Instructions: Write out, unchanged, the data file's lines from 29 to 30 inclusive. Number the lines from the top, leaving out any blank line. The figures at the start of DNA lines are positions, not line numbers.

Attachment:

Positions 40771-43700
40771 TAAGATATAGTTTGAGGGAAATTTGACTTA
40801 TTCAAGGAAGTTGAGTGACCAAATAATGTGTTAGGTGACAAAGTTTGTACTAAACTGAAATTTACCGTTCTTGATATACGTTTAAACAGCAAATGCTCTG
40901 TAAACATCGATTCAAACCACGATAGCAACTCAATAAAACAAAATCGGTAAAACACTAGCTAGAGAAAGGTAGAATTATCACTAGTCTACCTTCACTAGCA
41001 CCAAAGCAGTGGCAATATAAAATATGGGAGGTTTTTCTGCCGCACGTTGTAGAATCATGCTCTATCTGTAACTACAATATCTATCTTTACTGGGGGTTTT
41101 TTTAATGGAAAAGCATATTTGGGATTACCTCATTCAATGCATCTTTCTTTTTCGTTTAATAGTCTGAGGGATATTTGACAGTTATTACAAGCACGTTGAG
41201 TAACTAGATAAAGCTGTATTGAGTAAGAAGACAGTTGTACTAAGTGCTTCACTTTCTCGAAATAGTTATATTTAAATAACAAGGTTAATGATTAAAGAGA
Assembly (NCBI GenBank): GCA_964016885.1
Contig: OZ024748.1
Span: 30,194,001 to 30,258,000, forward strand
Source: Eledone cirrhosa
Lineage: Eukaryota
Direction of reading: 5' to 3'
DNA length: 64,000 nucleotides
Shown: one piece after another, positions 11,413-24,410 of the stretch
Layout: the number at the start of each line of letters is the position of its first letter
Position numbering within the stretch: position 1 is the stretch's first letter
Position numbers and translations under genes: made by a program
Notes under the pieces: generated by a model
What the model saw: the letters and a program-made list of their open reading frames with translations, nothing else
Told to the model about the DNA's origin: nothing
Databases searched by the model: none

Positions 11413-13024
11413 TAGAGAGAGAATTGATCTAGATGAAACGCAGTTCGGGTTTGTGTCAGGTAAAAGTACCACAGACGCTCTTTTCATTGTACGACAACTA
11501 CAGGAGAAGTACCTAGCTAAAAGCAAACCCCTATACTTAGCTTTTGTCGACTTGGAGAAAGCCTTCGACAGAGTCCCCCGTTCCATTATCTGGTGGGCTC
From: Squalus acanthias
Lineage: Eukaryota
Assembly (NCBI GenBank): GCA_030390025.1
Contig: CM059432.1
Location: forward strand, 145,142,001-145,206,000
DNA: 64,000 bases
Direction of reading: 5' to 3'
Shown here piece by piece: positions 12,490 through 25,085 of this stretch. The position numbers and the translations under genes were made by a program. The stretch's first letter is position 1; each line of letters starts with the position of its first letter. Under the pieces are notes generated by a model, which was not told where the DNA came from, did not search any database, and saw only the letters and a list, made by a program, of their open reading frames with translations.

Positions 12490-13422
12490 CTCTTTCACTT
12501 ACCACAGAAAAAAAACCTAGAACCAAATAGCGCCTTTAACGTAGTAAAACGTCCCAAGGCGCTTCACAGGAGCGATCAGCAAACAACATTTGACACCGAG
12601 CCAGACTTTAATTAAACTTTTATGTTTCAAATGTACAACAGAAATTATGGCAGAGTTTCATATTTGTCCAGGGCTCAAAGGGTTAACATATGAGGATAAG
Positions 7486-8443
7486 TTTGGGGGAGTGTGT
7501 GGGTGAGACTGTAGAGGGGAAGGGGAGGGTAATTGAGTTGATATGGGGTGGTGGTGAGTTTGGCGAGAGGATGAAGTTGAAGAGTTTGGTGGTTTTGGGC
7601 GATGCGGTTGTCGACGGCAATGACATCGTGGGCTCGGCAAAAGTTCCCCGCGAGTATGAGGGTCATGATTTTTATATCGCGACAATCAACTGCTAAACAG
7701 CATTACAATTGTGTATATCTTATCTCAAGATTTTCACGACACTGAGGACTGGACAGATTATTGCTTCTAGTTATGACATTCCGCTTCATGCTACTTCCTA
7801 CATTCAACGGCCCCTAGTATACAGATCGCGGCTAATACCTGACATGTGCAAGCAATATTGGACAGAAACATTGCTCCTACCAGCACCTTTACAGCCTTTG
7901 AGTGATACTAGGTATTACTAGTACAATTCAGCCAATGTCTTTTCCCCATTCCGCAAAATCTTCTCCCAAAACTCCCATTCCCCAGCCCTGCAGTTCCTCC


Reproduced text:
Contig: CM059432.1
Location: forward strand, 145,142,001-145,206,000